Cooler temperatures and the kids going back to school signal the arrival of football season and the time-honored tradition of tailgating. The only thing better than cheering on your favorite football team is doing so at a tailgating party with your friends and family. The fun rivalries and camaraderie are a welcome feature of the fall and winter seasons.
However, football is a rowdy sport, and it’s not uncommon to see fans get particularly excited about the success or failure of their team. Here are a few tips you’ll want to use to create a safe tailgating experience for the season.
Limiting Alcohol Intake
Since tailgating involves vehicles, a designated driver is essential, but it’s also a good idea to limit overall alcohol intake. Consider this experience of a fan and his family who attended a game at Candlestick Park to see the San Francisco 49ers play against the New Orleans Saints. The man was a Saints fan and a group of rowdy, inebriated 49ers fans threatened his family. Stories like this are not hard to come by.
Tempers can flare, and people can get into fights during tailgating parties simply because they’re drunk and caught up with the excitement of the game. Consider bringing drinks like water or basic carbonated beverages instead of cases upon cases of beer. You may also consider bringing hot chocolate and cider for those particularly chilly games.
Take a Look at Your Auto Insurance Plan
It might not occur to you, but having insurance is important for tailgating because there’s a vehicle involved. According to Valley Insurance Agency, adequate coverage means being able to cover the contents of your vehicle in case of theft.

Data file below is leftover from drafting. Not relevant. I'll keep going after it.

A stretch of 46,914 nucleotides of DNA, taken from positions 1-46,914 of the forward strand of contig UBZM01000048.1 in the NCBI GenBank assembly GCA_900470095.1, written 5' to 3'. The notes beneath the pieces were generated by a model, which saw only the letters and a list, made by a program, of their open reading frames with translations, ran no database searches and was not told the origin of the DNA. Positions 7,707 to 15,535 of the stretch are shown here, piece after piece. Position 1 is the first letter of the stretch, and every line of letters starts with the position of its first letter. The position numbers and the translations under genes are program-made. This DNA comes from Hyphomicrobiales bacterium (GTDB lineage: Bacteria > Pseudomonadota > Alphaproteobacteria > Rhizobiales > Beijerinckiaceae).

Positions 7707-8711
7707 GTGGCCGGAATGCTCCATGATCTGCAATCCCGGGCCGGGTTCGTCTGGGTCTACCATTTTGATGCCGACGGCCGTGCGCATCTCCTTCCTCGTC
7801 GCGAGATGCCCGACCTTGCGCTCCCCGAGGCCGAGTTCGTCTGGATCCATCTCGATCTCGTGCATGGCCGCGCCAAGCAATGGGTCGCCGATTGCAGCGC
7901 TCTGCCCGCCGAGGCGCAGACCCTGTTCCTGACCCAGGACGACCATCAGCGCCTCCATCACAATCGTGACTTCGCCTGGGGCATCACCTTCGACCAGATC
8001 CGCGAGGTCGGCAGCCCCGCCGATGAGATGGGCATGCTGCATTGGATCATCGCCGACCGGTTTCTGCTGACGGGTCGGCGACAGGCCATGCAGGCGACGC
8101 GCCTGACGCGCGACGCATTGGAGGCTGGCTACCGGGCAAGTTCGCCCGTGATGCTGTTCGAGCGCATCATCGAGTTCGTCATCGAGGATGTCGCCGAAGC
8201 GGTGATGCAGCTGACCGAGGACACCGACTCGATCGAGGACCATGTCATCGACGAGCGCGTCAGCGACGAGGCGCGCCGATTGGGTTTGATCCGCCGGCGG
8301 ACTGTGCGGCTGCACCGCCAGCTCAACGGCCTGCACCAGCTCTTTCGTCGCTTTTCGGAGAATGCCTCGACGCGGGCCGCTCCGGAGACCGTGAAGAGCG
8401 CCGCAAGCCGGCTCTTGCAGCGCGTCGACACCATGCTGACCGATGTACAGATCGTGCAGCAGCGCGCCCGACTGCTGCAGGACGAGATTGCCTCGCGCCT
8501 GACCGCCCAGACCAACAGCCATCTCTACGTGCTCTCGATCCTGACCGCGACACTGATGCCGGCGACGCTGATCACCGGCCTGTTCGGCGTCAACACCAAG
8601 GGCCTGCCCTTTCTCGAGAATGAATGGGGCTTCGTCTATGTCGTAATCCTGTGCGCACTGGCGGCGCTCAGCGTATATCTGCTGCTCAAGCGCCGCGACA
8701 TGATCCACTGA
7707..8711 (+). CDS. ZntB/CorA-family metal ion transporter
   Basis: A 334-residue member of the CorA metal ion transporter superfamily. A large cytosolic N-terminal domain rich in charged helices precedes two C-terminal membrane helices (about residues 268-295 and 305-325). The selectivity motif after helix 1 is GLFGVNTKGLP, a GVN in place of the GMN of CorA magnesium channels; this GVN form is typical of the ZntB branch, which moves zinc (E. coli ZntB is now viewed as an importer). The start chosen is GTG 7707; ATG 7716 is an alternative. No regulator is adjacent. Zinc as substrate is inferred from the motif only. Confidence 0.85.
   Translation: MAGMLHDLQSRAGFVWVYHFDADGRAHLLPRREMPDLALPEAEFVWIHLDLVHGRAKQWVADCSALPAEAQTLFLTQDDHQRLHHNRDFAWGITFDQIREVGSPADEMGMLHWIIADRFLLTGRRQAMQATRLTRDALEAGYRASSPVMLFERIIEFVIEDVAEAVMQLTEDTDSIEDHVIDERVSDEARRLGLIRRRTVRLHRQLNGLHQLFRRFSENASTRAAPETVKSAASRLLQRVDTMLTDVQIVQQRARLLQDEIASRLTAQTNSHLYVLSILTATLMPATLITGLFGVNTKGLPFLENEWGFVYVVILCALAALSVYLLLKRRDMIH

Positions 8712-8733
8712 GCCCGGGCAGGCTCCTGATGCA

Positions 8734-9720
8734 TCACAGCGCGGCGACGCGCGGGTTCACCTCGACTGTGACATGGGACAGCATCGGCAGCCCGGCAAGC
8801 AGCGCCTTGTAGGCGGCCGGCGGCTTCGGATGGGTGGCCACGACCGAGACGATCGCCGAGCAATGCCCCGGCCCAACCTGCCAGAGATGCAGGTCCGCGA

Further, you’ll want to make sure you have coverage for things like medical injuries, which may require taking a look at your homeowner’s insurance policy. Do you have coverage if a friend hurts himself while attending a party in your home?
Tip: You might want to look into umbrella coverage to make sure you’re protected for all events.
Getting Healthy While Tailgating
Just like events such as the Super Bowl, Fourth of July barbecues, and Thanksgiving, tailgating can get rather unhealthy, particularly if you’re out every weekend with your friends to celebrate the team. Consider these final tips from Food in Sight to make sure your tailgating experience is as healthy as it is safe:
•Serve small food-like little burgers and bite-sized brownies instead of huge servings.
•Use dips like hummus and guacamole instead of cheese dip and ranch dressing.
•Bring fruit and veggies instead of tortilla or potato chips.
Also, you’ll want to consider cooking safety in addition to eating healthy. Make sure you grill meat separately from grilling vegetables. In addition, you might want to bring along a fire extinguisher if you’re barbecuing. Finally, don’t just toss those coals after using a charcoal grill; cool them off before throwing them away or tossing them in a container in the bed of your truck.
Football season offers a variety of fun activities for your family, and you’ll want to remain aware of safety concerns at all times. Having a happy, healthy, and safe tailgating season is easy when you follow these simple guidelines.